HHIK08744U  HIS 74. Enlightenment in Denmark, Scandinavia, and Europe: Contexts, Ideas, and Practices

Volume 2018/2019

Historical Subject 2: Academic Writing with Focus on Source Analysis (HHIK03741E)
[Curriculum for Master´s Programme in History, 2015-Curriculum]

Historical Subject 2: Academic Writing with Focus on Source Analysis (HHIK03741E)
[Curriculum for the Master’s Minor in History, 2015-Curriculum]

History (ONLY BA-elective for BA students of History)
Module T5: Historical elective project (HHIB10511E)
[BA-elective studies, 2013-Curriculum]


Historical Subject 2: Academic Writing with Focus on Source Analysis
Enlightenment in Denmark, Scandinavia, and Europe: Contexts, Ideas, and Practices
This course focuses on the Enlightenment in Denmark, Scandinavia, and Europe. If the Enlightenment was once associated with a little flock of irreligious Parisian Philosophes, recent interpretations have broadened not only the canon of Enlightenment thinkers and the locations in which the Enlightenment took place, but also the catalogue of ideas and practices that constituted the Enlightenment, not least in regard to science, religion, and government. Yet, Enlightenment remains an essentially contested concept. Is the Enlightenment a uniform, transnational movement, whose advocates wanted the same whether they lived and wrote in London or Naples, Paris or Copenhagen? Should we think of the Enlightenment in terms of centres and peripheries? Or should we seek to understand individual writers and texts in national context? And how should we understand the ideas of the Enlightenment? Should we distinguish radical ideas from moderate, and how? Or was the Enlightenment as such devoted to reason or to human betterment? What is the role of religion? And the Republic of Letters?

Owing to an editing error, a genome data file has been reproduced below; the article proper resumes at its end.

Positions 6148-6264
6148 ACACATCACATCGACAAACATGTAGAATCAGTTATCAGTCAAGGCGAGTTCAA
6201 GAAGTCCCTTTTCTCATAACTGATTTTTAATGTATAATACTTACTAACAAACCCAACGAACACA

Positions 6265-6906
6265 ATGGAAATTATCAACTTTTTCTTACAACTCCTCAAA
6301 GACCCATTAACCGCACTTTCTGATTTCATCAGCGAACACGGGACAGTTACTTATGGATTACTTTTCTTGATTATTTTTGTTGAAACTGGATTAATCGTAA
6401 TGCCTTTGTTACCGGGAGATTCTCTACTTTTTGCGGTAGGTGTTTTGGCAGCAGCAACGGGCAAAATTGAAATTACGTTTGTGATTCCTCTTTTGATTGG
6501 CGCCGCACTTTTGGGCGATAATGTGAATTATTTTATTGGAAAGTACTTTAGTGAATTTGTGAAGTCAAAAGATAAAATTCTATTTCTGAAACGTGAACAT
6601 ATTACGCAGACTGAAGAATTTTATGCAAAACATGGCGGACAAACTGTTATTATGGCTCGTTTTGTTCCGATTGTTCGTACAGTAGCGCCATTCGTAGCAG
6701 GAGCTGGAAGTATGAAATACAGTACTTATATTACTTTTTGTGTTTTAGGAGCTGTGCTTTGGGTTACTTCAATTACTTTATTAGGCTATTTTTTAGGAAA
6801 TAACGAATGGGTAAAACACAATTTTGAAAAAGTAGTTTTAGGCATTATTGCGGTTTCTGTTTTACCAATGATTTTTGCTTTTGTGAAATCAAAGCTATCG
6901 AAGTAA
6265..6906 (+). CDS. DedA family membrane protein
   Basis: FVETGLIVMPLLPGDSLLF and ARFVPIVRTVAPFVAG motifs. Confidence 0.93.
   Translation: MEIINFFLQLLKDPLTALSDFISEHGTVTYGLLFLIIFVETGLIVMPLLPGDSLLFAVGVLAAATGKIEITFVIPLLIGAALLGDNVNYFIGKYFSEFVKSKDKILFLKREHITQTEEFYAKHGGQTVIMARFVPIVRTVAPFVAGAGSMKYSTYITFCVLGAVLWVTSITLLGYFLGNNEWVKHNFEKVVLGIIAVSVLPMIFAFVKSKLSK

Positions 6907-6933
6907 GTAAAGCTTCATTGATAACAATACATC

This course approaches the Enlightenment from the perspective of intellectual history. During the course, we shall read works by Danish, Scandinavian, and European writers, tracing the trajectories of key debates on government and religion through different intellectual, institutional and geographical settings. The course, thus, seeks to understand the nature and scope of the Enlightenment through the lenses of different analytical scales or jeu d’échelles, ranging from the local and the national to the trans-European and beyond. Looking at the Enlightenment through these scales, the course will address three interconnected questions: First, in which contexts (geographical places, institutional spaces, intellectual traditions, languages etc.) do key works and ideas of the Enlightenment become meaningful? Secondly, what were the key ideas of the Enlightenment, what did Enlightenment authors intend to do with them, and how can we describe and evaluate them (conservative, subversive, radical, moderate etc.)? And, finally, through which intellectual practices were these ideas presented (translations, university dissertations, journals, travel accounts etc.)?

Students should expect to read modern historical works as well as eighteenth-century sources in Danish, English and Swedish. Knowledge of Danish and Swedish is not, however, a requirement.

Course objectives (clarification of some of the objectives stipulated in the curriculum): 
 After the course students will be able to:
• analyse and discuss central ideas and debates of the period and explain their intellectual context
• analyse and discuss the differences and similarities between Danish, Scandinavian and European writers in the eighteenth century
• explain key positions, interpretations and problems in Enlightenment historiography
• write an academic paper, that is, formulate a precise and relevant research question and answer it in written form, taking into consideration both eighteenth-century sources and modern historiographical interpretations

- Dan Edelstein: The Enlightenment: A Genealogy. Chicago and London, 2010.
- Jonathan Israel: A Revolution of the Mind: Radical Enlightenment and the Intellectual Origins of Modern Democracy. Princeton and Oxford, 2010.
- John Robertson: The Enlightenment: A Very Short Introduction. Oxford, 2015.

Group instruction / Seminar
  • Category
  • Hours
  • Class Instruction
  • 56
  • Preparation
  • 203
  • Exam Preparation
  • 129,5
  • Total
  • 388,5